What do you say to the girl with no high school diploma, no driver's license, two felony convictions, four young children, no home, no skills, no tangible support? Do you tell her to go get a job? Do you really say it's that simple?

It's hard sometimes not to secretly give up just a little. I'm tempted to pretend to help, believing all the while that "help" doesn't live here. I'm tempted to set the bar really low. Maybe even kick it down and let it fall to the floor. Maybe then - maybe - we can say we found a shard of success.

But the real truth is, she was made for more than this. I'm not sure how to help her get there, but I can stay close until things start to make sense.

I don't know how to do this. The books help, but at the end of the day, they're not there with us in the van.

This system was set up to fail. It was never meant to fix anything. It doesn't know how to care. You and I? We were created to care. Maybe that's all we need to aim for.

Tonight, I'm full of questions, but I'm all right. This is every thing I am, this is my life. The stuff I've yammered about for 22 days straight never leaves my thoughts. It presses down and pushes me around. But it's not the only thing or even the main thing. There's so much more. My house is a happy mess. There's a painted tea-box-turned-ocean-liner drying on the counter. My eyelids have been seized by overzealous, misguided wrinkle cream. We're flipping between the debate and the Cardinals when what I really want is Mad Men. I'm tired and scattered. I'm thanking the high heavens that the kids went to bed tonight with minimal grievances.

Sammy Kershaw has topped my play list for the past few days and I think he just might hold part of the secret, the way he croons so smooth about the hard parts of life. I'm inspired to do the same, minus all the whiskey and bar-burning.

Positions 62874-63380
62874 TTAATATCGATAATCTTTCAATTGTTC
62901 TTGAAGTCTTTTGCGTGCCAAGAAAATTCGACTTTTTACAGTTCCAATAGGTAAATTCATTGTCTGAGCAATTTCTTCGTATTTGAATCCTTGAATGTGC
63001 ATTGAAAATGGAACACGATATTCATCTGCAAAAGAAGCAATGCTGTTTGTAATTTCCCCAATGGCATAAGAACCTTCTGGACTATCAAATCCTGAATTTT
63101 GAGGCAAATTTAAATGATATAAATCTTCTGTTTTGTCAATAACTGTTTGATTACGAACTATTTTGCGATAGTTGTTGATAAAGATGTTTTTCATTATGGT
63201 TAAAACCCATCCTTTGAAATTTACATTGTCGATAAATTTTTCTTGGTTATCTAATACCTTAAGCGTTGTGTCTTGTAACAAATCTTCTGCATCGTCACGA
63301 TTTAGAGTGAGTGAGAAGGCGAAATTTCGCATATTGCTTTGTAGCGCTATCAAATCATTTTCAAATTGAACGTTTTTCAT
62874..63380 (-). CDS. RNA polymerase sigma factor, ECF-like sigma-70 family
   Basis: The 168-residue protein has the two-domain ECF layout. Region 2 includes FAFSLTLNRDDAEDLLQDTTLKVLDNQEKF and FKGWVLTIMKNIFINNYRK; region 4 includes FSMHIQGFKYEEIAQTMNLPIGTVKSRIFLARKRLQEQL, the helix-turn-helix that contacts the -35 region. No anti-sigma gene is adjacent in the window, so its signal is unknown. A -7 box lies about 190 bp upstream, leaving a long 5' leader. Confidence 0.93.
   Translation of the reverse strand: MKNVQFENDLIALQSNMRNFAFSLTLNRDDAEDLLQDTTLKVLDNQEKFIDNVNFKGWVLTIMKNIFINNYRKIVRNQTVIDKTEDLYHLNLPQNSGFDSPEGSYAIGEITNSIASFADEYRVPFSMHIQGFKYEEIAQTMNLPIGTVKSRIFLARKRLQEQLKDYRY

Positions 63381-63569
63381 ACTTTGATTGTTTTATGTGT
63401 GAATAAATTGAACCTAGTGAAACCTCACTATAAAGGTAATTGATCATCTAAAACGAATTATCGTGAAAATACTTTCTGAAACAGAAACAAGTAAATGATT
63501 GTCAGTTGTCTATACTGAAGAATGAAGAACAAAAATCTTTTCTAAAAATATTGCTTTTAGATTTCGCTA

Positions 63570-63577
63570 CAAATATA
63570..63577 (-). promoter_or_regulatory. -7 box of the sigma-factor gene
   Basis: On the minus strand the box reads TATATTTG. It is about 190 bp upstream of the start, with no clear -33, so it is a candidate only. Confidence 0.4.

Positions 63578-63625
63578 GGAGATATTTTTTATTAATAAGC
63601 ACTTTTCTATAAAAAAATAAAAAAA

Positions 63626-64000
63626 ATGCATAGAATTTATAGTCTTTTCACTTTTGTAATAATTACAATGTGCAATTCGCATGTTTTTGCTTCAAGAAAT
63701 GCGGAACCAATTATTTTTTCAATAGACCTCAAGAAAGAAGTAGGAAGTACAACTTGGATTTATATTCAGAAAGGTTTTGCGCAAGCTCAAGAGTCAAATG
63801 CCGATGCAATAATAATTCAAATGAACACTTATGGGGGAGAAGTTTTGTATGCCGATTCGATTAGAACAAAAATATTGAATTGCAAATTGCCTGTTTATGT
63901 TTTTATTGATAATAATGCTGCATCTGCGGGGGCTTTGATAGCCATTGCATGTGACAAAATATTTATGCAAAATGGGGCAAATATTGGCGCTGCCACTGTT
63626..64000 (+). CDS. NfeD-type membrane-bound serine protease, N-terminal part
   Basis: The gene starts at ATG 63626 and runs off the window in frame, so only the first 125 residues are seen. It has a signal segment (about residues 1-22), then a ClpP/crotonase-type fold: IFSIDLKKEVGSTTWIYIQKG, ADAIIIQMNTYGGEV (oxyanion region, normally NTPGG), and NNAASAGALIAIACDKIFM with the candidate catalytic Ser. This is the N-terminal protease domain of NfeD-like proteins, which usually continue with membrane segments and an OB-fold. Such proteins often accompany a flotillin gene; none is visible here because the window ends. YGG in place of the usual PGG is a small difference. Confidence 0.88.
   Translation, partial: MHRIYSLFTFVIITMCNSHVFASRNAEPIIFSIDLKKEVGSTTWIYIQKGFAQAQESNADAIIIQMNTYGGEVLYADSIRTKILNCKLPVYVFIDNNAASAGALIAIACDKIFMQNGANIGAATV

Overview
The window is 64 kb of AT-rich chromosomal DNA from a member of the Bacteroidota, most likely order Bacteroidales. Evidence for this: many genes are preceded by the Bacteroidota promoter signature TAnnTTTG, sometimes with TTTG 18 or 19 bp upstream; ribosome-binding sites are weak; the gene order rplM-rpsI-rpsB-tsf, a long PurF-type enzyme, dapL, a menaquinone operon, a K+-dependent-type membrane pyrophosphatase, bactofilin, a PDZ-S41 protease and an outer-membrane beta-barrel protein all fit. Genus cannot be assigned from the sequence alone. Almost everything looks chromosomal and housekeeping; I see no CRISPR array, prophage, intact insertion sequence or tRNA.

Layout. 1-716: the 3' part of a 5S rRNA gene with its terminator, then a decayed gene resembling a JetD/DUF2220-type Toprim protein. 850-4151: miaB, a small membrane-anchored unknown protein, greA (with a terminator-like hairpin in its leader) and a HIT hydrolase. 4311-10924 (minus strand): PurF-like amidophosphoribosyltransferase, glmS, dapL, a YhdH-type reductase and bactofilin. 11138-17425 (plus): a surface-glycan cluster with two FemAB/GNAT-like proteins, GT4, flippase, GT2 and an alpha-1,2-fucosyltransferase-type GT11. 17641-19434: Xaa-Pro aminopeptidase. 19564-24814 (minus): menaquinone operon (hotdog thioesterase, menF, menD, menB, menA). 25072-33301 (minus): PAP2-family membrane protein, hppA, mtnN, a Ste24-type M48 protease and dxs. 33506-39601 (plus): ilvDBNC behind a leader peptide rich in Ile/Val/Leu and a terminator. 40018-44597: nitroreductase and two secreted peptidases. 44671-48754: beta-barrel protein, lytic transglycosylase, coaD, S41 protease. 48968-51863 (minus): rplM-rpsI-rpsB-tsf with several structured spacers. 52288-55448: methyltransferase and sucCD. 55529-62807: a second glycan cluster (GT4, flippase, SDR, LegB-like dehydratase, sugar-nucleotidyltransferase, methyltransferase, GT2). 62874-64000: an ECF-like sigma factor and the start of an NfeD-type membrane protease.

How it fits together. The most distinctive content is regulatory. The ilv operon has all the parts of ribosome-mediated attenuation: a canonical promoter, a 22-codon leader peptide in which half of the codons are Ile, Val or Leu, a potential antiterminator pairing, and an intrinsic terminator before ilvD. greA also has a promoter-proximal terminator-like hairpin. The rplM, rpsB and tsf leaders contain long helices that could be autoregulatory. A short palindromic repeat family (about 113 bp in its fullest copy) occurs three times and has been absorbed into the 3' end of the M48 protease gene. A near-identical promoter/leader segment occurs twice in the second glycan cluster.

So, tomorrow they're calling for morning thunderstorms and afternoon sun. What could be better than that? I hope wherever you are, you get a little bit of both, too. Grab your rain boots and your shades. Let's rock this mixed-up world.

Sunday, October 21, 2012

Who She Is

The first time he told me about her he said she was "mean". I couldn't meet her, because she wouldn't be nice. She was mean to everyone. It's just the way she is.

The first time I met her she looked at me just a little. She let me into her space and asked no questions, but the air in the room shifted and I caught it - the girl wasn't mean. She was wounded.

If you line her life up with mine, they might meet in the middle, but just barely. There's no overlap. It should never make sense that we're friends.

But we are anyway.

In just a few months, we've moved up her list and she's moved up ours. We help each other in different ways: I run her all around creation; she puts life into perspective for me and cracks me straight up.

We wedge ourselves into the tiny house for the party with all her confusing, mish-mashed family and somehow, despite the fact that it doesn't make an ounce of sense, it feels like a foregone conclusion. It seems like maybe this was the way life was always supposed to be lived.

We were meant to be family. We're so very different, yet here we are, huddled up together, looking for the very same things, finding some of them through each other.